Tina Dupuy

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December 7, 2013
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Holiday jeer: Google’s pay-to-fleece game

A hundred years ago, business tycoon Samuel Insull consolidated smaller utility companies to form the behemoth (albeit public charity-sounding) Commonwealth Edison. Because of the infrastructure needed to provide energy to an increasingly power-hunger public, Insull and others argued that Commonwealth Edison was a natural monopoly; inherently one company had to dominate the market. This battle cry enabled a mere 10 utility systems to control three-quarters of the nation’s electricity business by the time FDR was in the White House, subjecting consumers to higher rates with absolutely no competition save candles.

A series of New Deal regulations changed this, leading to decades of fair pricing to the consumer. (Until they were deregulated in the 1980s and 1990s, which is another column for another time.)

Google is a perfect example of a natural monopoly. Now every time that gets said, it inevitably gets countered by mentioning Google’s relatively small share of the smartphone market or their limited reach with their Chrome browser. I’m not talking about their other services in the slightest. I’m talking solely about their search engine. Google, which is now a verb, accounts for roughly 70 percent of the world’s searches. To put this into perspective, U.S. Steel held 67 percent of the market when it was subjected to an antitrust case in 1911.

On Google’s “Facts about Google and Competition” they state: “On the Internet, competition is one click away. Users aren’t locked in to using Google search, and the cost of switching to a different search engine is zero.” Yes. However the only asset of a search engine is its accuracy. The way their “mathematically-derived opinion” i.e., the way search engines figure out what we want is by an algorithm of user data. Meaning: you want the search engine the greatest amount of people use. So it lends itself to being a monopoly by virtue of its success.

Case in point: I tried using DuckDuckGo for a week as an experiment. I lasted a whopping three hours. I just couldn’t find what I was looking for. I then submitted to the fact that evil, opaque or objectionable — I had no choice. I had to go back to Google.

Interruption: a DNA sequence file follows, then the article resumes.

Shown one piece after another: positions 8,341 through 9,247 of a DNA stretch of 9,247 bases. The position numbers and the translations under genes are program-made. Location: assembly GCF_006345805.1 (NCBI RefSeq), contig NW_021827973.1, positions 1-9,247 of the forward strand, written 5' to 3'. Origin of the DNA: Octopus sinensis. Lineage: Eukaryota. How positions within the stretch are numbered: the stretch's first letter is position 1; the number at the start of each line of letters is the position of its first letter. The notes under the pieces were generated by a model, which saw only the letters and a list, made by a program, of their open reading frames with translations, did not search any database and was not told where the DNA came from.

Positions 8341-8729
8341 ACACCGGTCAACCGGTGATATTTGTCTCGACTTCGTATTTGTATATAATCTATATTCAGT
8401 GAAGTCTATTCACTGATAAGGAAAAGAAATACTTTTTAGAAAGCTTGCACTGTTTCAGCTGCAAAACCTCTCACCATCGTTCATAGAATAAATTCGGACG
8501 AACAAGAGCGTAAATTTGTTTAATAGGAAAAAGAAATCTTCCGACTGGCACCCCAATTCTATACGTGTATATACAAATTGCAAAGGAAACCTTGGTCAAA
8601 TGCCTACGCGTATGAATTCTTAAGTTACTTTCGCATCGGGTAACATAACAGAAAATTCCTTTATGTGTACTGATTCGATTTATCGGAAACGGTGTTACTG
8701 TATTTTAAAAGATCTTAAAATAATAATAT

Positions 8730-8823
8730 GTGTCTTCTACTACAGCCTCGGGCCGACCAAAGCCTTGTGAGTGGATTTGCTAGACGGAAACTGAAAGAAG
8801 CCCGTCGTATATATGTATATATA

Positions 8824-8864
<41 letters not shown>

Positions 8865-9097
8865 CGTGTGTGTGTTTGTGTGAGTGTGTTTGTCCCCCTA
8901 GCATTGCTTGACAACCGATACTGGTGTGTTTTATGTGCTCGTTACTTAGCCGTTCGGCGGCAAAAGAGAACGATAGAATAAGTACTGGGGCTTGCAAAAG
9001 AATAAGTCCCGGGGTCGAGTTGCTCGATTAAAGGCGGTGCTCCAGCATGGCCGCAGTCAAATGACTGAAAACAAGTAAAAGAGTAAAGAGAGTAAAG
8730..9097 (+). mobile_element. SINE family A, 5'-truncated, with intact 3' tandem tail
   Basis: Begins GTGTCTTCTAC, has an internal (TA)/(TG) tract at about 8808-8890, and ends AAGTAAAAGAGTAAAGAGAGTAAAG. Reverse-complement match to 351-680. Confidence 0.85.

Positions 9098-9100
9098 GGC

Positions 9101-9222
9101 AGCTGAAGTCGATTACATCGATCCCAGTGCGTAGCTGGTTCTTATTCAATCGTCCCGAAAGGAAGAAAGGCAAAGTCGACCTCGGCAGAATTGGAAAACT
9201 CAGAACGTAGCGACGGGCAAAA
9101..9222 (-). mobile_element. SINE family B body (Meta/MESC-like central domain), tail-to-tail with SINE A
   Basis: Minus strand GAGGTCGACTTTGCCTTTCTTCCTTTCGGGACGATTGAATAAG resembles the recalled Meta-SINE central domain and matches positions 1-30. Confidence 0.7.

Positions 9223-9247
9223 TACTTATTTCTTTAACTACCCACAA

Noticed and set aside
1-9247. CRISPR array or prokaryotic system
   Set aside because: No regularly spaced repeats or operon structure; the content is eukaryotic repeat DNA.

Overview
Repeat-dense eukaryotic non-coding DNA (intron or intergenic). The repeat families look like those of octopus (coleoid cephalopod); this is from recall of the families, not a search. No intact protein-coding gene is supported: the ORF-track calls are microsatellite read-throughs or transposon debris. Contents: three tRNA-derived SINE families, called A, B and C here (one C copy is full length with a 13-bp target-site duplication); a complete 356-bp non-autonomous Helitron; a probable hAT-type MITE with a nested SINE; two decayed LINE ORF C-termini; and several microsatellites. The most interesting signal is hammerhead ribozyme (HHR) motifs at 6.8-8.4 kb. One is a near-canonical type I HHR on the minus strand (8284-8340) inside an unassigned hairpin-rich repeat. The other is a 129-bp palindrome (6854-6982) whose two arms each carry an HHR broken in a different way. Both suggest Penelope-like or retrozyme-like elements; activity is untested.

It should also be noted Google is the subject of an antitrust complaint and ongoing investigation in Europe, which recognizes the significance of Internet giant’s search engine.

Why is this an issue? This week Consumer Watchdog filed a formal complaint with the Federal Trade Commission citing Section 5 of the Federal Trade Commission Act for unfair and deceptive practices. It stems from Google’s highlighting results from advertisers without a clear enough demarcation. To further their case they add analysis by the Financial Times reporting, “Five out of every six items in the panels shown on a Google search made in America are more expensive than the same items from other merchants hidden deeper in the index, with an average premium of 34 percent.”

Meaning when you search for a deliciously humiliating Christmas sweater for your cross-eyed Boxer mutt, the Google Shopping results are not the best prices as you’d expect, but premium prices of Google’s Product Listing Ads. Think of it as a pay-to-fleece for Cyber Monday.

Since Google’s search engine is by definition a natural monopoly, it should therefore be seen as a public utility, a private sector company providing a public service subjected to following certain rules.

We can start with transparency and clarity in search results.

— Tina Dupuy is a nationally syndicated op-ed columnist, investigative journalist, award-winning writer, stand-up comic, on-air commentator and wedge issue fan. Tina can be reached at tinadupuy@yahoo.com.

Google, which is now a verb, accounts for roughly 70 percent of the world’s searches. To put this into perspective, U.S. Steel held 67 percent of the market when it was subjected to an antitrust case in 1911.


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The Post Independent Updated Dec 7, 2013 12:17AM Published Dec 7, 2013 12:12AM Copyright 2013 The Post Independent. All rights reserved. This material may not be published, broadcast, rewritten or redistributed.